“Man could say nothing to God, nothing from God, nothing about God, except an almost inarticulate cry for mercy and for the supernatural help of Christ, in a world where all natural things were useless. Reason was useless. Will was useless. Man could not move himself an inch any more than a stone.” – G. K. Chesterton on Lutheranism, St. Thomas Aquinas
Continuing from Part One…
As an evangelical Christian, I developed a deep love and longing for Christ. Then as a confessional Lutheran, I had great desire for Christ who is truly present in the two sacraments—baptism and the eucharist. I fell in love with Christ in the world around me, and with new eyes, I was able to see the sacraments in Scripture. I even cultivated a new appreciation for the faith handed down in the Church throughout history. This was a step in my journey to the Catholic Church; however, the distance present between the Lutheran Church Missouri Synod and the Catholic Church is great, far greater than I ever realized.
Lutherans insist that faith alone saves. Our sin is covered by Jesus’ sacrifice for us, and we receive his merits by his promise. When God sees us, He sees His Son who stands in for us. We may be able to do good works for our neighbors, but before God, our good works mean nothing. Anything and everything we do is tainted by sin; therefore, our personal efforts to grow in holiness are futile. Our will to be holy only shows us how terribly unholy we are. Therefore, our desire to be truly holy is sinful, for we try to accomplish something only Christ can do, and something He has already accomplished for us.
This is what Lutherans believe. Entering Lutheranism, I was quite attracted by the humility I saw in the so-called “theology of the cross,” as it seemed it did not sugarcoat the state of humanity or the world. Instead, I believed Lutheran theology saw us in our true state, enabling us to recognize just how profoundly we need Christ.
The effects, however, are not so profound. My understanding of sanctification became confused, because there was no room left for true progress in the spiritual life. The fruits were supposed to come naturally, because now that we were free of the need to please God, we could love Him and our neighbors freely. We did not bear the weight of responsibility to do good, but only took responsibility for the sin we committed. But without expectation of growth in holiness, the striving for holiness ceased. I grew comfortable in my state in life as a student, a wife, and a soon-to-be mother.
I was told every Sunday that what Jesus tells us to do is actually Him showing us we cannot do what He says; He is the only one who fulfills what He asks of us, so it is foolish and sinful of us to think we can fulfill what He says. With this in mind, I thought a lot about my faith, God’s mercy and forgiveness. When I sinned, I prayed and asked for God’s mercy, and thanked Him for his forgiveness. However, I was not in the watchful for areas in which I might grow in holiness; if something came to my attention, I half-heartedly tried to get better, but I knew I would sin again anyway. How could I ask for God to offer me grace to not sin again when I was taught I could not do anything without sinning before God? It was arrogant to seek perfection in Christ, so having grown accustomed to the Lutheran air I breathed, I settled—largely without my knowledge.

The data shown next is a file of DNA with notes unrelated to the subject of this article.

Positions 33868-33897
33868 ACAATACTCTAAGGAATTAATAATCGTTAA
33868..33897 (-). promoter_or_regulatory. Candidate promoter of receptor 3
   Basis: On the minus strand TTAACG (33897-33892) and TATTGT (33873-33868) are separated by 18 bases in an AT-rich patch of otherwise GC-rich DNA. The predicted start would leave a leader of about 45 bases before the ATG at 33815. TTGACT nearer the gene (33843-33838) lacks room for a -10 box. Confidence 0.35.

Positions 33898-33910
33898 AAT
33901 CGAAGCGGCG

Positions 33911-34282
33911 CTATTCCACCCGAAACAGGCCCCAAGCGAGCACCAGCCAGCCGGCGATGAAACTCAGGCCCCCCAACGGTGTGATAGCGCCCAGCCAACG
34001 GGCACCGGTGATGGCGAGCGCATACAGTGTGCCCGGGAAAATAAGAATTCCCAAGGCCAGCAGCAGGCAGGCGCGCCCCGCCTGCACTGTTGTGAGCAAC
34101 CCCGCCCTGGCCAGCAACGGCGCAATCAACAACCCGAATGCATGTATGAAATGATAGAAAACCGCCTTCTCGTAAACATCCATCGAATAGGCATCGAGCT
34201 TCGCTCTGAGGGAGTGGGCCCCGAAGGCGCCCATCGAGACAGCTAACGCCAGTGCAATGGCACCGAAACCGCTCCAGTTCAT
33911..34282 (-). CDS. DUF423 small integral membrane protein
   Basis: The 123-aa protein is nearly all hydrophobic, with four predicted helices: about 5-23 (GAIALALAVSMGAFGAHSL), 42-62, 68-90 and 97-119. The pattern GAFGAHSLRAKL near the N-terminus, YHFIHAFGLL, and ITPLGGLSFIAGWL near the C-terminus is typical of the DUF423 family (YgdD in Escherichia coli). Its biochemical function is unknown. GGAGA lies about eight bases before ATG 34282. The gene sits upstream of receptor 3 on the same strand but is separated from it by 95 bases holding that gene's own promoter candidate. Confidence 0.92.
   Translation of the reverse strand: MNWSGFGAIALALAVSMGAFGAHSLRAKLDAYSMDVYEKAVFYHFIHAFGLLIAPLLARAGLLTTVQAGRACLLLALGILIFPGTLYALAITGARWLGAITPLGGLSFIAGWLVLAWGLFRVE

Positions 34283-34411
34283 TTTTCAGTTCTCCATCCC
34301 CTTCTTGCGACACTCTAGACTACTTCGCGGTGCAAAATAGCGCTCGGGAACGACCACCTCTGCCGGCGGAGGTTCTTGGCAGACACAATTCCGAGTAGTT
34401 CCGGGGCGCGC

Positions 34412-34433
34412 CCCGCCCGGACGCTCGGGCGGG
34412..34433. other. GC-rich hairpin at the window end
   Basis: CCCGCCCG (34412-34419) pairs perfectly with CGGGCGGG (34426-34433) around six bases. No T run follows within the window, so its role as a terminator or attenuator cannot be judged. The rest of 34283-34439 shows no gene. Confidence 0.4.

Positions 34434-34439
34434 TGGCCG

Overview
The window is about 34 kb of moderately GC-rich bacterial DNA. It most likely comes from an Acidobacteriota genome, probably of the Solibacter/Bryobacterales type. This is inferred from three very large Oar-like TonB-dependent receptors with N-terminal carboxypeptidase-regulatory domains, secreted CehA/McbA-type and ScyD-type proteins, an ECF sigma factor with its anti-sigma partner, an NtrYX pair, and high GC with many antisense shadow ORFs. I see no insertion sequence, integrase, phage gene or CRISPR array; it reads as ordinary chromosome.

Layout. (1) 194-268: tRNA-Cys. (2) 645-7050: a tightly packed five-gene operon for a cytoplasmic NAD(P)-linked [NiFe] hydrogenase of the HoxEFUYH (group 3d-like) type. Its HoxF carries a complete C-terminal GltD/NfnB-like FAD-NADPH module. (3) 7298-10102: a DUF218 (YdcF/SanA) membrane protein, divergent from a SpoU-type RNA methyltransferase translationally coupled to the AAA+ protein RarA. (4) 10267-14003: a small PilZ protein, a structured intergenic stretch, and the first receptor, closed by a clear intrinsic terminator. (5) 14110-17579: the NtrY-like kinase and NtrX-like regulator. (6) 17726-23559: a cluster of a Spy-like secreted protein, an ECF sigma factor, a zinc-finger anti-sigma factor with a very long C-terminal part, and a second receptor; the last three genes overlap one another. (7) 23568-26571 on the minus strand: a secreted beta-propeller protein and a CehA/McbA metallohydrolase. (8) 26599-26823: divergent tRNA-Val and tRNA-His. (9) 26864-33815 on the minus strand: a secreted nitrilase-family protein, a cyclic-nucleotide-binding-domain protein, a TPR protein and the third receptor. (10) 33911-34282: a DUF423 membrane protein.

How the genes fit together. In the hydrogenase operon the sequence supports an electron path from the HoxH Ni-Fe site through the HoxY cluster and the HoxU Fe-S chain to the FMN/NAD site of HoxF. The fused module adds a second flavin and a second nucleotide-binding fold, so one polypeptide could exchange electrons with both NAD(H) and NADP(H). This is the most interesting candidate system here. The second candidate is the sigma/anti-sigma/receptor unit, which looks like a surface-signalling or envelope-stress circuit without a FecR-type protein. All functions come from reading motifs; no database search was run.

As a Lutheran, I really wanted to grow, but I did not know how to grow or what to pray. As a Lutheran, I wanted to read spiritual classics, but Lutheran spiritual classics are mostly nonexistent. I desired some practice or devotion to enrich my spiritual life, but it seemed Lutherans only boasted of praying the small catechism, which for me, seemed to be an intellectual exercise. What did, in fact, help me grow during my time as a Lutheran were prayers and teachings that were not, in fact, Lutheran. The Jesus prayer of the Eastern Church—“Lord, Jesus Christ, Son of God, have mercy on me, a sinner”—was (and still is) incredibly transforming for me. Taking seriously Jesus’ words to pray without ceasing, making this prayer one with my very breath, has immense depth. I could bring this prayer into my daily life, seeking Christ to transform my entire being into His. It captured my imagination and was beautiful to me.
And when I finally read parts of Theology of the Body from Pope Saint John Paul II, I was absolutely captured by its beauty and convinced of its truth. My husband and I embraced the teaching of the Catholic Church on marriage, sex, and family life. Though we had been exposed to this teaching earlier when we were engaged to be married, we were left to figure out what was right for ourselves, so we settled for what the world told us was “responsible.” No one gave us a definitive teaching about God’s will for sex and marriage when we most needed it.
I must say I am grateful to my Lutheran pastor and community for cultivating in me a love and desire for Christ in the sacraments and for fostering a love of the liturgy, helping me to understand the meaning of different elements of the liturgy, and for helping me to see that the liturgy is beautiful and demands reverence. Here, I developed a love of Christian art, such as icons, statues, and crucifixes, which all contributed to my reflection on Christ, on the Christian life, and on the cross. Even with all of that, though, my desire for life in Christ continued to point me elsewhere before Lutheranism’s time.
Check back for Part Three!
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